I am an only child and my mom has passed away. My dad is in a nursing home and is becoming more and more difficult every day. He won't eat the meals served, but wants me to deliver him meals daily. I do his laundry, and if his favourite pair of pants are in the laundry for more than a couple days and not delivered back to him, he is on the phone demanding I bring his laundry. When we go visit, all he does is complain that his bed isn't being made properly, he doesn't like the food, the staff won't do anything he asks, and it goes on and on. I can't remember the last time he asked how we were doing or what was new with us. It's a constant stream of complaints and never any appreciation for what we do for him. He is on a very limited income and gets very angry when I won't just give him large amounts of cash whenever he asks for it, because he spends it at the gift shop in his facility. We make sure his care is paid for, that he can go on outings a couple times a month, and gets the basic needs met as far as personal items, haircuts, etc. I am just so tired of being treated like a servant. I am depressed that I can't just be his daughter and enjoy his company without taking verbal stabs and abuse. I have tried to walk away and take a break, but the guilt is overwhelming. What do I do?

This question has been closed for answers. Ask a New Question.
Sandra, it is tough getting old. Just think, your Dad can't hop in the car to drive to the store or to visit friends.... speaking of friends, probably Dad's friends have either moved or passed on.... his joints ache.... he can't see as well, nor hear like he use to... the room is too cold... he has lost most of his taste buds so now nothing taste good except for desert.... most of his hair has fallen out.... and he can't walk a straight line, even with a walker. I would be grumpy, too.

Now, think about this. It is not unusual for an elder to complain big time about their new residence. Complain, complain, complain. Why do they do this? They think if they complain enough you will say "Dad, come home and live with me". Whatever you do, don't say that.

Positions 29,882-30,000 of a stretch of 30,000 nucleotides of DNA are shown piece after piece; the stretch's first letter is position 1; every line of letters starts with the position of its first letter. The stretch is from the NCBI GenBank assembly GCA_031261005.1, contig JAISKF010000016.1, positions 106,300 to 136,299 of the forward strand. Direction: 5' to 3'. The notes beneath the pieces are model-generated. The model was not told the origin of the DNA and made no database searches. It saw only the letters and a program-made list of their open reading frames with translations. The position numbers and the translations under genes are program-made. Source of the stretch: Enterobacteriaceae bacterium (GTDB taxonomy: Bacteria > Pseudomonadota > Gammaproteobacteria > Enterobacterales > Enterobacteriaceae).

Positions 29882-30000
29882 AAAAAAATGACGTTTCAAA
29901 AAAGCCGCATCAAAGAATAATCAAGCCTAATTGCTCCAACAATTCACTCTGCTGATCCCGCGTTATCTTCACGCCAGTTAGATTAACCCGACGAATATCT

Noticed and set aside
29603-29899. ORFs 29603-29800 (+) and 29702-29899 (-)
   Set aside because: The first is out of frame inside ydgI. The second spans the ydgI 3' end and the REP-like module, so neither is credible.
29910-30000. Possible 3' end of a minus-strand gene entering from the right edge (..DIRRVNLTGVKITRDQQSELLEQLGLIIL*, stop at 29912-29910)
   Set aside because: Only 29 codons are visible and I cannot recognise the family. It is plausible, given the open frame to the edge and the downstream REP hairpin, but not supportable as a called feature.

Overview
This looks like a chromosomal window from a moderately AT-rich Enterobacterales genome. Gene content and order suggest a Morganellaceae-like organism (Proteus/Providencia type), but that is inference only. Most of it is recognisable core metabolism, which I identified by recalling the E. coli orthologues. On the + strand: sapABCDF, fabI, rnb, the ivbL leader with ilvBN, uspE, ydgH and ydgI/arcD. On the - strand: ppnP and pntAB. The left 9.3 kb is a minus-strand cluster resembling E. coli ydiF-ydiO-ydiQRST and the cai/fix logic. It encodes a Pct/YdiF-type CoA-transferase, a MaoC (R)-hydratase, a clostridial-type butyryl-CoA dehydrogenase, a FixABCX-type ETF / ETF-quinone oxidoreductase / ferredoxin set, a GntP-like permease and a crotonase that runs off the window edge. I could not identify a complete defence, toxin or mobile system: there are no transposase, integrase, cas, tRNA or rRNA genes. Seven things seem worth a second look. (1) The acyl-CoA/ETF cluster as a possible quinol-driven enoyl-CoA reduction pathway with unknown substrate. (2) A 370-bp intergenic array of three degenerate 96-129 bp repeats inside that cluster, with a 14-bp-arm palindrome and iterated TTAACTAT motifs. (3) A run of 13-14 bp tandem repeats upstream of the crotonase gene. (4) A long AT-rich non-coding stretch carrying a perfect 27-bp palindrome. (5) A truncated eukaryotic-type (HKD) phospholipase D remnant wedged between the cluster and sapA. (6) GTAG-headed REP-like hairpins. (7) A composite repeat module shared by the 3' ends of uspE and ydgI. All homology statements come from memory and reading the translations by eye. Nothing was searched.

You wrote "we make sure his care is paid for", I am hoping that Dad is paying or he is on a government program, and not you.
Helpful Answer (1)

Tell us a bit more about your dad. Did your mom wait on him hand and foot? Maybe he's used to that treatment. If my mom had gone first, my dad would have expected that from me. He wouldn't have gotten it, but he would have expected it, LOL. How old is he? Is he used to viewing women in the light that we're here to take care of the men of the world?

I agree with some kind of therapeutic fib to not visit for a week or two. Let him miss what you do for him. Then work on separating yourself so that he understands that your help is to be valued and not denigrated. As others have said, you're going to have to make the change because your dad is happy (as he can be) the way things are.
Helpful Answer (0)

I have to remind myself of the truth of the saying "we teach people how to treat us" It's proven true many times in my relationship with my dad. I'm afraid you've, by trying to be a good and helpful daughter, taught your dad that he can be endlessly demanding and rude. The only one who can change here is you and it's never easy but you'll both be better off if you can summon the will to do it. Cut way down on the meal delivery, maybe once a week for something he really likes so he can look forward to it. Have the facility do the laundry. When the negativity gets overwhelming take a break, even in the middle of a visit, it's okay to go for a walk and regain some peace. Remember, you're no good to him when you're worn out and depressed.
Helpful Answer (4)

You might also tell him a therapeutic fib, that you've fallen and injured your leg and it's hard to walk, that you have the flu, something like that that gives you a week or so of respite.
Helpful Answer (2)

List all the complaints he makes, rank them by what he needs and what he just wants, then decide which ones you're going to back away from first.

I think I would start with the meals. If they're nutritious and good, you don't need to bring him meals. You might even joke that you could use his money to fund carry out deliveries for him, but let him know that you're not that carry-out or delivery service yourself.

Talk to the staff and advise them you'll no longer do his laundry; make sure he has enough extra clothes for several days, then advise him that you've developed back problems or something and that you can no longer do the laundry.

Prepare for anger, lots of it, but be firm. He's manipulating you now and making your life miserable. He's not going to change; you'll have to, and he'll resent it.

I would also have a frank discussion with the DON and other administrators to warn them that you're backing off, as he may take his anger out on them. I don't know what solutions they might have, but they should be aware that you're going to change the routine and his anger may be redirected to them.

Good luck; this isn't going to be easy, but it is necessary.
Helpful Answer (4)

Practice makes perfect! The more you reduce your exposure to his toxic rants and allow yourself to take time away the easier it will become, especially as you see that he can get along just fine without you.
Helpful Answer (3)

This question has been closed for answers. Ask a New Question.
Ask a Question
Subscribe to
Our Newsletter